We   are   striving   for   a   cooperation   with   the   University   of   Munich,   which   has   developed   a   process   to   filter   CO2 from the air by means of certain salt-water algae and to convert the CO 2  into various high-tech materials. Carbon fibres can be produced from the algae CO 2 . A material that is in increasing demand worldwide. We also plan to use it to produce graphene and carbyne. We plan to build large laboratories for the production of high performance materials. Furthermore,   the   industrial   production   of   these   materials   will   be an essential part of our future industrial areas. The   Solar-City   industrial   areas   are   to   be   designated   free   trade zones   in   which,   apart   from   food,   absolute   high-end   products   will be manufactured. The   industrial   zones   of   Solar-City   should   be   a   synonym   for   high- tech and sustainable industry. We   are   particularly   interested   in   high-tech   materials,   as   they   will increase   the   performance   of   our   construction   technology   in   ways that are still unthinkable today. Especially in the area of self-supporting panels we will dramatically improve efficiency. Carbyne - could be the strongest material in the world yet A   material   called   carbyne   could   be   stronger   even than       graphene       or       diamond,       according       to researchers who have calculated its properties. A     team     says     carbyne     could     have     a     range     of remarkable   properties,   if   it   can   ever   be   made   in   bulk -   and   some   experts   have   doubted   whether   this   is possible. They    have    published    their    findings    in    the    journal ACS Nano. Carbyne   is   a   chain   of   carbon   atoms   held   together   by double    or    alternating    single    and    triple    chemical bonds. In   their   paper,   Boris   Yakobson   and   colleagues   from   Rice   University   in   Houston   show   that   carbyne's   tensile strength   -   the   ability   to   withstand   stretching   -   surpasses   that   of   "any   other   known   material"   and   is   double   that of graphene, the flat sheet of carbon atoms that is often held up as a "supermaterial". Scientists   have   already   calculated   that   it   would   take   an   elephant   balancing   on   a   pencil   to   break   through   a   sheet of graphene. They   also   calculated   that   carbyne   has   twice   the   tensile   stiffness   of   graphene   and   carbon   nanotubes   and   nearly three times that of diamond. It   should   display   a   number   of   other   useful   properties   say   the   researchers.   For   example,   it   could   be   turned   into   a magnetic    semiconductor    (these    are    materials    with    electrical    conductivity    between    that    of    a    metal    and    an insulator like glass) and could be used as a sensor to detect twisting. Some   scientists   have   reported   synthesising   small   amounts   of   carbyne   in   the   lab,   but   it   was   thought   to   be extremely   unstable.   And   some   chemists   have   suggested   that   two   strands   coming   into   contact   could   react explosively. "Our   intention   was   to   put   it   all   together,   to   construct   a   complete   mechanical   picture   of   carbyne   as   a   material," said Vasilii Artyukhov, also from Rice University. "The   fact   that   it   has   been   observed   tells   us   it's   stable   under   tension,   at   least,   because   otherwise   it   would   just fall apart."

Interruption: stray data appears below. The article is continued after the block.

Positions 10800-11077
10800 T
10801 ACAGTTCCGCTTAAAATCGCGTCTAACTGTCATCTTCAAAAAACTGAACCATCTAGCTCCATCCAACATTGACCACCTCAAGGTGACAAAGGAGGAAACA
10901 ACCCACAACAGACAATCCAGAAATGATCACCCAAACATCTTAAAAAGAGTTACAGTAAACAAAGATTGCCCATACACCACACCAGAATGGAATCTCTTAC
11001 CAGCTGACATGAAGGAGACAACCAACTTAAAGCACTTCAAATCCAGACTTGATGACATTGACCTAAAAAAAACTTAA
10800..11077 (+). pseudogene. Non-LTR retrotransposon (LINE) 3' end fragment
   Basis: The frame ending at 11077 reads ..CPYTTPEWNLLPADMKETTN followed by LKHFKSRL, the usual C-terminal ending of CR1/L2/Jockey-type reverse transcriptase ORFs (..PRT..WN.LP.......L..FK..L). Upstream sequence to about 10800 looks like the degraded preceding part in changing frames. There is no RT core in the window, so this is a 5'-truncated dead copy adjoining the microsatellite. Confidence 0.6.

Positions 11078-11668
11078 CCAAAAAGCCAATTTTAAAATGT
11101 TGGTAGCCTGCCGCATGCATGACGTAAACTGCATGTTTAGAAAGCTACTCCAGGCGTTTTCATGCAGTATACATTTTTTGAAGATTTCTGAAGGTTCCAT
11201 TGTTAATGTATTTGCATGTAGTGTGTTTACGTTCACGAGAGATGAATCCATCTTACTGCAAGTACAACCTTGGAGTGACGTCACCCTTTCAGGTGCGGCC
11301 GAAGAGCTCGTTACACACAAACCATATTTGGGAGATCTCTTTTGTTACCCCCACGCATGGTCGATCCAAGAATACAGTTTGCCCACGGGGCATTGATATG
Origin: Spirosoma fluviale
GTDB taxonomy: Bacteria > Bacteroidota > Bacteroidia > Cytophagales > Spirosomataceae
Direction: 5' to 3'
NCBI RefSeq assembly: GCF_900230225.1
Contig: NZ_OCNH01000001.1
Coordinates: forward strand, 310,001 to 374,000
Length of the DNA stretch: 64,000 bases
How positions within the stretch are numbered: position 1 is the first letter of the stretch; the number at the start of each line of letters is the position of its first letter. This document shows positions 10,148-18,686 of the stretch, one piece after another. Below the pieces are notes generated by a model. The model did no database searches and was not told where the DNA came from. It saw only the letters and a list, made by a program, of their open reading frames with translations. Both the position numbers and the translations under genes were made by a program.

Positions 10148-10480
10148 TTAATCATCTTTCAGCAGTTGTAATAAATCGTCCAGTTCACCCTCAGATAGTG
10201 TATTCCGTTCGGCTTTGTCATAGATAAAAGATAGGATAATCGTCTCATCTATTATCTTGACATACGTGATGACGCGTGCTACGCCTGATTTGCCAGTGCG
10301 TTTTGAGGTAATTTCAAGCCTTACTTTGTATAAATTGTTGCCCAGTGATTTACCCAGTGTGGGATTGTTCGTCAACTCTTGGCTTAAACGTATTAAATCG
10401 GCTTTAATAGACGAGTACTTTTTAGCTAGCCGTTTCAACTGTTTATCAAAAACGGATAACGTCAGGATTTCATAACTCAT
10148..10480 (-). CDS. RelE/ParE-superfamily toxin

Graphene Carbyne 'Holy Grail' of Material is Carbyne:  40 Times Stronger Than Diamond Carbon Fibres 1 2 3 4 5 6 7 8 9 10 1